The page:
U.S. Immigration Officials Deport Israeli Cannabis Researcher, Accuse of “Trafficking Illicit Drugs”
Shimon Abta moved to Las Vegas to work in the medical cannabis industry, but has since been forced to leave in what experts are calling America’s first deportation fueled by state-legal weed.
Published on February 1, 2018

Photo via brazzo

The Trump administration’s anti-immigration obsession has made its way to America’s legal marijuana industry. In what immigration and cannabis experts are calling the first instance of deportation fueled specifically by involvement in state-legal cannabis, Israeli national Shimon Abta has been made to leave the United States or face federal charges of trafficking illicit drugs.

According to the Jewish Telegraphic Agency (JTA), Abta, an expert cannabis agronomist, came to the U.S. at the request of his employer, Israeli medical cannabis company Tikun Olam, to consult with cannabusinesses in Nevada’s legal cannabis industry. Israel has for years been a leader in cannabis research and development, and Abta’s unique skills were immediately welcomed in Las Vegas’ rapidly expanding medical cannabis program.

But after marrying an American woman, building a life, and dedicating his time to improving the lives of U.S. medical cannabis patients, Abta’s application for permanent residence was denied by U.S. immigration officials on January 8th of this year, at which point he was given two hours to either pack his bags and return to Israel, or face arrest for being a “trafficker of illicit drugs.”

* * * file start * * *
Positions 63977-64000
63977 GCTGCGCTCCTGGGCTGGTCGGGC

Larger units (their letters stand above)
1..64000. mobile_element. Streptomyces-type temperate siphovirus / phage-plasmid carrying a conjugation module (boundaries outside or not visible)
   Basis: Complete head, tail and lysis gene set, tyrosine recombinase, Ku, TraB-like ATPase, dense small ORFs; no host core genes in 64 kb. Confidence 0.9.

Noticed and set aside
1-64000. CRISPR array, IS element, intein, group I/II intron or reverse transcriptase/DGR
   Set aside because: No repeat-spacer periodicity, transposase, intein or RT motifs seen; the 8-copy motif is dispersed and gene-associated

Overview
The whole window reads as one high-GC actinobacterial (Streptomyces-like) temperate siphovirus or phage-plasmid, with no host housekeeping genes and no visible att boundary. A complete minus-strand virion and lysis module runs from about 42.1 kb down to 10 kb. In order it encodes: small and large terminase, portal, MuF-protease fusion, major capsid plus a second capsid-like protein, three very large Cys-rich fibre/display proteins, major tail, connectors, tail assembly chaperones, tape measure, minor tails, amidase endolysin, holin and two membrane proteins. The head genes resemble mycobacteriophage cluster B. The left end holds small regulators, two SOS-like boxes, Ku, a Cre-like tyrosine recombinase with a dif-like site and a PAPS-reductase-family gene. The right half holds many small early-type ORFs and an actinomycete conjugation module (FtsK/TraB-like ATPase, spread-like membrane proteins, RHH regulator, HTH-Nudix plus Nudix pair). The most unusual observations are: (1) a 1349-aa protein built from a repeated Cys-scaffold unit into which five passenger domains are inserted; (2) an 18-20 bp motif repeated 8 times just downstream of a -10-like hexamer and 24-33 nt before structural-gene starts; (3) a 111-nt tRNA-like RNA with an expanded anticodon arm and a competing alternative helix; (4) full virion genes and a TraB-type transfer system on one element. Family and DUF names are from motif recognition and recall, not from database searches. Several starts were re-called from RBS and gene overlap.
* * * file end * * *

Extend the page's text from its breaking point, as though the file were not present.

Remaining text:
Not keen on seeing the inside of federal prison, Abta immediately packed his bags and departed for Israel. On his way out of the country, border patrol agents added insult to injury, handcuffing Abta as he landed in San Francisco for a connecting flight, parading the cannabis researcher across the airport to his subsequent flight despite every indication that Abta was leaving the country on his own accord.

Exemplifying the Trump administration’s incredibly conservative approach to law and order, experts in both cannabis and immigration policy told JTA that this is the first time they’ve seen cannabis legalization and immigration tied together in such a manor.

“I haven’t heard of anyone being deported for that,” said Saul Kaye, founder and CEO of iCan: Israel-Cannabis, which promotes Israel’s cannabis industry internationally, to JTA.

Because he left the country so quickly, Abta avoided prosecution, but as the cannabis researcher fights to reunite with his wife in Vegas, where they purchased a five-bedroom home, the case has opened an entirely new can of worms for America’s already tenuous legal cannabis industry; an uncertainty that is not lost on Abta’s wife.

“If my husband is being labeled a drug trafficker because he had a marijuana staff card, then what is everyone in the state of Nevada?”

Abta’s wife has started a petition to bring attention to his case and lobby the federal government to reverse their decision. You can support their cause here.

Zach Harris
Zach Harris is a writer based in Philadelphia whose work has appeared on Noisey, First We Feast, and Jenkem Magazine. You can find him on Twitter @10000youtubes complaining about NBA referees.
Share this article with your friends!
By using our site you agree to our use of cookies to deliver a better experience.